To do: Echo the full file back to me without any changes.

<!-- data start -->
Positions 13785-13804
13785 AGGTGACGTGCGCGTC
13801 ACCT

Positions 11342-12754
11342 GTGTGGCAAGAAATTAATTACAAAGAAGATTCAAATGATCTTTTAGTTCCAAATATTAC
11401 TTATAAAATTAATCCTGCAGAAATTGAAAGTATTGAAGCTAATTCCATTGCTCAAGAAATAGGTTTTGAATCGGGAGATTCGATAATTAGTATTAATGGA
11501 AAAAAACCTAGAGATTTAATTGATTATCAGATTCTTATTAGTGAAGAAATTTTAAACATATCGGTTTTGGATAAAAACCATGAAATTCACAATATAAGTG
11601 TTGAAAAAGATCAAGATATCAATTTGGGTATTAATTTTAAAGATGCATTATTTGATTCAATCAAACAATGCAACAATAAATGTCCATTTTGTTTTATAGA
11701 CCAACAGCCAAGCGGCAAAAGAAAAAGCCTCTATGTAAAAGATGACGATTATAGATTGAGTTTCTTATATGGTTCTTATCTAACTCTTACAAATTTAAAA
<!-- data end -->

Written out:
Positions 13785-13804
13785 AGGTGACGTGCGCGTC
13801 ACCT

Positions 11342-12754
11342 GTGTGGCAAGAAATTAATTACAAAGAAGATTCAAATGATCTTTTAGTTCCAAATATTAC
11401 TTATAAAATTAATCCTGCAGAAATTGAAAGTATTGAAGCTAATTCCATTGCTCAAGAAATAGGTTTTGAATCGGGAGATTCGATAATTAGTATTAATGGA
11501 AAAAAACCTAGAGATTTAATTGATTATCAGATTCTTATTAGTGAAGAAATTTTAAACATATCGGTTTTGGATAAAAACCATGAAATTCACAATATAAGTG
11601 TTGAAAAAGATCAAGATATCAATTTGGGTATTAATTTTAAAGATGCATTATTTGATTCAATCAAACAATGCAACAATAAATGTCCATTTTGTTTTATAGA
11701 CCAACAGCCAAGCGGCAAAAGAAAAAGCCTCTATGTAAAAGATGACGATTATAGATTGAGTTTCTTATATGGTTCTTATCTAACTCTTACAAATTTAAAA